The U.S. isn’t trying to decouple from China, just de-risk, U.S. national security advisor Jake Sullivan said on Thursday. But he also indicated the complexities of de-risking such an entangled relationship—and therein lies the challenge for companies and investors.
Deteriorating U.S.-China relations, with both countries increasingly viewing their relationship through a national security lens, are already weighing on companies trying to gauge what the next phase of this relationship will look like. Almost 9 out of 10 members surveyed by the American Chamber of Commerce in China expressed a pessimistic outlook for the U.S.-China relationship in April—up from 73% earlier this year.
They aren’t alone. Bridgeway Associates founder Ray Dalio took to LinkedIn this week, saying that the U.S. and China are on the brink of war. Dalio was also concerned with the lack of dialogue between the two nations—a point of concern many others share. U.S.-China talks have stalled after the U.S. shot down a suspected Chinese spy balloon.
Earlier this month, policy makers at the spring meetings of the International Monetary Fund also warned that if the U.S.-China relationship continues to deteriorate, the “fragmentation” of trade could shave as much as 7% of global economic activity over the long-term if countries are forced to pick sides.
At an event at the Brookings Institution in Washington, D.C., Sullivan stressed the U.S. isn’t seeking confrontation or conflict with China but also hinted at frustration. “Managing competition ultimately requires two willing parties it requires a degree of strategic maturity that must keep open lines of communication even as we take actions to compete,” he said.
The comments are the “first hint of any frustration in a speech that otherwise tried to signal that the White House’s intention of restricting China is limited to a narrow set of goods but may not be the last if the Biden administration continues to be shut out by Beijing,” Beacon Policy Advisors analysts wrote in a client note.
Sullivan’s remarks underscored the challenge as the Biden administration tries to shore up critical supply chains for rare minerals, semiconductors, and other goods that could affect national security—while curbing China’s access to critical advanced technology and encouraging allies to do the same.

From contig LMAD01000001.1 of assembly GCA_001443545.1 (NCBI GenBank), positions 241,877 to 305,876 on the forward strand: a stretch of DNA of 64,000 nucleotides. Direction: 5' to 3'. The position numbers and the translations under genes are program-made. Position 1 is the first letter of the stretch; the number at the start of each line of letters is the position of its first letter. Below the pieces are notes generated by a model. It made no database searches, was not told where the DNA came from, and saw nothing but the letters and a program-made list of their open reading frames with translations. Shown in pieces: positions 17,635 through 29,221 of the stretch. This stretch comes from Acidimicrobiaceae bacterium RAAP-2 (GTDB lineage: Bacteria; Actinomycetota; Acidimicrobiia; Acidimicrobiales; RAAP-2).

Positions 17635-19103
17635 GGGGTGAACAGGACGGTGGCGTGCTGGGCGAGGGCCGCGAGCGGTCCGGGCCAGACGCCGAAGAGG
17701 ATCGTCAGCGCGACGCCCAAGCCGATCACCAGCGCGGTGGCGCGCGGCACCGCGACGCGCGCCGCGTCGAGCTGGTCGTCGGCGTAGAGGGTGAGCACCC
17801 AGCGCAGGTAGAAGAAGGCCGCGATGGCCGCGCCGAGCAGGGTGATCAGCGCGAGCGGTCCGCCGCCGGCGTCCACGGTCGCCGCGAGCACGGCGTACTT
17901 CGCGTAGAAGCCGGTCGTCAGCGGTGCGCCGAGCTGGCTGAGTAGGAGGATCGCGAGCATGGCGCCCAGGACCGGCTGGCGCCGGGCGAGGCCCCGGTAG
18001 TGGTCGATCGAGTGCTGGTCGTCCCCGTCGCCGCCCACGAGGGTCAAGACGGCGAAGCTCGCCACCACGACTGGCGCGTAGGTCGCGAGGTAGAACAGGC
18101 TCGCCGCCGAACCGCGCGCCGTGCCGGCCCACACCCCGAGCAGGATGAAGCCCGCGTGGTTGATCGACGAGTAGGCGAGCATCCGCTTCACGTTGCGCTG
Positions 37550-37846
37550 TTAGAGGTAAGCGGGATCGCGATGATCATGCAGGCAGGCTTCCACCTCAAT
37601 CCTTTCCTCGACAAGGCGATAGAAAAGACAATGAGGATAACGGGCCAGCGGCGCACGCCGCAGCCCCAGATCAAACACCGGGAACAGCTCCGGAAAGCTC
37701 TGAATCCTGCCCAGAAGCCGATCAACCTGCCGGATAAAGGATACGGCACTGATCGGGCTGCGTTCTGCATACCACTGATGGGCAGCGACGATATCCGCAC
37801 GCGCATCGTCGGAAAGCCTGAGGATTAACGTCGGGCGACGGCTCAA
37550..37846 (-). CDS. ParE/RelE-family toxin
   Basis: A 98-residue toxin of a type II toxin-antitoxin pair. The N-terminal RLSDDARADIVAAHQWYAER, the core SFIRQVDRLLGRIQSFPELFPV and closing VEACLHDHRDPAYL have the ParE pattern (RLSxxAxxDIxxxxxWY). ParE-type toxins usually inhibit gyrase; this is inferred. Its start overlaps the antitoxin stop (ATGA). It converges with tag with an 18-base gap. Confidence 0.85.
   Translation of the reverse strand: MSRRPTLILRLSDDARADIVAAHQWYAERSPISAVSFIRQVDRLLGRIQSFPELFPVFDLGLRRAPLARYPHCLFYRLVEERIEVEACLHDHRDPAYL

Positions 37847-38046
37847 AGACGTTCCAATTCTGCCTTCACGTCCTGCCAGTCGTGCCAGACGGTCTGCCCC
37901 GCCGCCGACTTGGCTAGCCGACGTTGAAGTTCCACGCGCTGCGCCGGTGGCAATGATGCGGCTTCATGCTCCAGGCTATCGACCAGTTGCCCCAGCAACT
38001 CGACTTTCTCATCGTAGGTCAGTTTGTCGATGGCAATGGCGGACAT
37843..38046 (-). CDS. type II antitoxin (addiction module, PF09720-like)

For investors, the concern is what types of emerging technologies—such as advanced semiconductors, quantum computing, artificial intelligence, and synthetic biology—could fall under the national security banner over time.
Sullivan stressed the U.S. has no intentions of cutting off trade, but is using a “small yard, high fences” approach. “Export controls will remain narrowly focused on technology that could tilt the military balance—simply ensuring U.S. and allied technology isn’t used against us,” Sullivan said.
But finding the line between what is used for military versus civilian purposes, he said, is difficult in China’s economic system, where the Communist Party has a role in private sector companies. That’s one reason the Biden administration is taking its time with much-anticipated outbound investment restrictions.
Another area of focus: Critical minerals that are the backbone for a transition away from fossil fuels. The U.S. produces just 4% of lithium, 13% of cobalt—and none of the nickel and graphite needed to meet demand from electric vehicles. China, however, processes 80% of all critical minerals.
“Clean energy supply chains are at risk of being weaponized in the way oil was in the 1970s and natural gas was in 2022,” Sullivan said, adding that the administration is working with a range of countries, including those in Africa and the Americas, to find ways to diversify supply. Sulllivan said the U.S. is also looking into a “critical minerals club,” a buyers’ club of sorts with allies for mineral procurement.
These concerns are factors in the Biden administration’s industrial policy, which was rolled out alongside the CHIPS and Science Act and the Inflation Reduction Act. “Our economic strategy stopped focusing on building things we needed to build at a moment where we need to build capacity to produce goods and technology of the future,” Sullivan said.
Sullivan said the aim isn’t to “recede into autarky,” but to work with allies to create supply chain ecosystems that are more resilient to natural disaster, geopolitical shocks, or economic coercion from the likes of China. These shifts could come with economic costs, especially for U.S. allies that rely more on exports to China. On that front, Sullivan likened that trade off to the “burden sharing” of military costs related to the North Atlantic Treaty Organization for collective security.
Investors are looking for potential beneficiaries of this changing world order, including companies that can capitalize on the push to diversify supply chains.
The latest AmCham survey found that 27% of members are reprioritizing other countries for supply chains, up from 21% earlier in the year, and on top of the almost 25% of members who said that they were considering or already relocating supply chains.
Potential beneficiaries of these shifts include ports in India and other countries that are wooing those looking to diversify supply chains, says Benjamin Morton, head of global infrastructure at
Cohen & Steers.
He says that railroad operators also stand to gain, including
Canadian Pacific Kansas City
(CP), whose rail lines go from Canada to Mexico—a likely destination for companies looking to diversify their supply chains closer to home.
Write to Reshma Kapadia at [email protected]
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